Statistical analysis

According to data feature, continuous data were analyzed with Student t test or Mann–Whitney test, and categorical data were analyzed with Pearson χ2 test or Fisher exact test. Permutational multivariate ANOVA (PERMANOVA) was used for statistical significance testing of beta dissimilarities between selected groups. To adjust for potential covariates, we utilized the microbiome regression-based kernel association test (MiRKAT), which tests the association between microbiome composition and outcomes of interest, based on both phylogenetic and nonphylogenetic distances. Aside from good control of type I error rate and easy covariate adjustment, MiRKAT also allows for simultaneous consideration of several types of beta distances, avoiding the problem of cherry picking the best result (30). Missing clinical data were imputed using the random forest method provided by “mice” package in R software. All statistical analyses were conducted in R software and a two-sided P < 0.05 was considered statistically significant.

Establishment of response-prediction classifier

The random forest analysis was conducted for selecting discriminatory biomarkers and constructing a response-prediction classifier. The training cohort and validation cohort were randomly selected from pre-nCRT samples at a ratio of 1:1. According to published methods (31, 32), we first constructed a classifier I incorporating microbial variables only, and the set of input features consisted of relative abundance of 40 genera that were found to be potential discriminatory taxa in STAMP and LEfSe analysis. Following five repeats of 10-fold cross-validation, a cut-off point on the averaged error curve was defined as the minimum error plus the SD at that corresponding point. Among all the sets of variables, with a corresponding error rate less than the cutoff, the set with the fewest number of variables was selected as the optimal set. With the variables in the optimal set, a response-prediction classifier was constructed and tested in the training and validation cohorts, respectively. The probability of response (POR) was calculated as the percentage of samples predicted as “responders” in all samples entering the classifier. Classifier II was constructed in a similar way, with the set of input features consisting of not only the 40 genera, but also 26 clinical variables, including patient age, gender, body mass index (BMI), tumor location, tumor size, tumor stage, etc. More details on the model construction can be found in the Supplementary Materials and Methods.

The area under the receiver-operating characteristic curve (AUC) was used to assess the performance of the classifier. For evaluating the clinical translational value of the classifier, other performance metrics, including sensitivity, specificity, positive predictive value (PPV), and negative predictive value (NPV), were also summarized at the optimal cut-off value of 0.5 defined by the ROC curve.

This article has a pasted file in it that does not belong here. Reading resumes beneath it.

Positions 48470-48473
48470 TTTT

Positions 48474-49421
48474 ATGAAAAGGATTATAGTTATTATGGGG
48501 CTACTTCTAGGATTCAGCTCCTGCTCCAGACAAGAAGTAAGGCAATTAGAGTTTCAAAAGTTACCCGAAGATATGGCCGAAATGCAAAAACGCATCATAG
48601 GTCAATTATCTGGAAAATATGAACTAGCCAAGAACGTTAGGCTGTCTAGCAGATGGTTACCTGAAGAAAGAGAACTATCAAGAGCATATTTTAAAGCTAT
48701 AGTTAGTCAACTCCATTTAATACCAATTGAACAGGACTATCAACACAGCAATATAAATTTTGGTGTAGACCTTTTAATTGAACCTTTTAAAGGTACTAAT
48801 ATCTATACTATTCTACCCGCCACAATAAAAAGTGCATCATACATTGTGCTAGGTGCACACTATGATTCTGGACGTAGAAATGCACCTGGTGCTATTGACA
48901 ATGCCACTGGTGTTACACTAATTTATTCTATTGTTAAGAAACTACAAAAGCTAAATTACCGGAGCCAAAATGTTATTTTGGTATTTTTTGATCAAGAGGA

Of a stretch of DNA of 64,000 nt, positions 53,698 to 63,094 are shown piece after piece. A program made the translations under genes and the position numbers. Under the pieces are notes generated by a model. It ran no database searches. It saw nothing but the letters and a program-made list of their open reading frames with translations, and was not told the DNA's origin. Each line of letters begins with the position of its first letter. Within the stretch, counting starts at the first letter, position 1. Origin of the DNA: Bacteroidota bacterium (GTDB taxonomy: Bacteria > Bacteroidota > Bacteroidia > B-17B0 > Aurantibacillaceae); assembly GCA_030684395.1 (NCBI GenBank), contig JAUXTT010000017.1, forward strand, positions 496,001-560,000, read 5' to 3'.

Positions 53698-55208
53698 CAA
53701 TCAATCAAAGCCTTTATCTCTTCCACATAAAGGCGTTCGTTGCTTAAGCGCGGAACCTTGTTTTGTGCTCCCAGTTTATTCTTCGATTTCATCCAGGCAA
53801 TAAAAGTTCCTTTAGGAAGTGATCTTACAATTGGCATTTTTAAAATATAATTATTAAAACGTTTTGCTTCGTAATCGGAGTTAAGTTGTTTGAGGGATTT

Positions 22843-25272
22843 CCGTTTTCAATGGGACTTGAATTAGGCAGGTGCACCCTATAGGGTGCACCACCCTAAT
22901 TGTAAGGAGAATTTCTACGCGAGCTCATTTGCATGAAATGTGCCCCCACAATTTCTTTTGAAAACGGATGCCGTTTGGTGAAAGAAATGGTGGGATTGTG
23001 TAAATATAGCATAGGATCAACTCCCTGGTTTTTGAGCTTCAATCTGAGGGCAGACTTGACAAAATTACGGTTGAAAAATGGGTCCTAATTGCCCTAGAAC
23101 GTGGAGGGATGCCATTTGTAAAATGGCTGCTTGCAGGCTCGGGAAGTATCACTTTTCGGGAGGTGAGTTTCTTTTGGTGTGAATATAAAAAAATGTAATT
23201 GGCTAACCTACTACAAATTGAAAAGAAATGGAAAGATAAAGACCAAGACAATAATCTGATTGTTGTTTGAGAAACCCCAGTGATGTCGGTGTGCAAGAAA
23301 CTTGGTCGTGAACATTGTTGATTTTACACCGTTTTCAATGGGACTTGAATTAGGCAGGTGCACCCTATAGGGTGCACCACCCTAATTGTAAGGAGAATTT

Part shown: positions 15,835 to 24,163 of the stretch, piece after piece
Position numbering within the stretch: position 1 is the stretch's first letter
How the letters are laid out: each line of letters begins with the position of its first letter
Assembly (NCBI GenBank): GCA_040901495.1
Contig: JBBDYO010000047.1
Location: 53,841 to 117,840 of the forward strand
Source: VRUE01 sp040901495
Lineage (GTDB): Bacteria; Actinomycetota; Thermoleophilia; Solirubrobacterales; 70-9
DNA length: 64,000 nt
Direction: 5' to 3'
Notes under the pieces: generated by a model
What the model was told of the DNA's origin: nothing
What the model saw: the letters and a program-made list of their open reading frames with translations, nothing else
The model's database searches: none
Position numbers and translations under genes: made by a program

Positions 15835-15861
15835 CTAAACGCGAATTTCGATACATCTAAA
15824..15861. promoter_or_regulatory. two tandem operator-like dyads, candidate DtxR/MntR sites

The gut microbiome in patients with LARC significantly differed from that in healthy individuals

From the 198 samples, a total of 4,897,877 sequences (mean length, 392 bp) were mapped to 3,267 OTUs. Rarefaction curves of OTU richness reached a plateau (Supplementary Fig. S2A), indicating that our sequencing depth was sufficient.

To obtain an overview of the microbiome profiles in patients with LARC, we first performed comparison analysis between patients with LARC and healthy individuals. No significant differences in alpha indices were observed between patients with LARC and healthy individuals (Supplementary Fig. S2B). In PCoA, no matter calculated with which beta distance, patients with LARC and healthy individuals clustered distinctly (Fig. 1A; Supplementary Fig. S2C). Notably, compared with the relatively homogeneous specimens from healthy individuals, samples from patients with LARC seemed to self-segregate into two clusters. To analyze the LARC community types, we applied unsupervised clustering, including Ward hierarchical clustering (Fig. 1A), K-means (Fig. 3C), and PAM (Supplementary Fig. S2D), on the baseline specimens from patients with LARC. In every method of clustering, the specimens were prominently separated into two clusters, which were labeled as LARC type1 and LARC type2, respectively. Using these labels as grouping variables, we revisualized the PCoA in all baseline samples. Consistent findings were observed in results from every method of clustering: LARC type1 was significantly distinct from healthy individuals (P < 0.001 in all three methods) and from LARC type2 (P < 0.001 in all three methods), whereas no significant differences were found between LARC type2 and healthy individuals (P = 0.14, 0.09, and 0.05 in Ward hierarchical clustering, K-means, and PAM respectively).

Figure 1.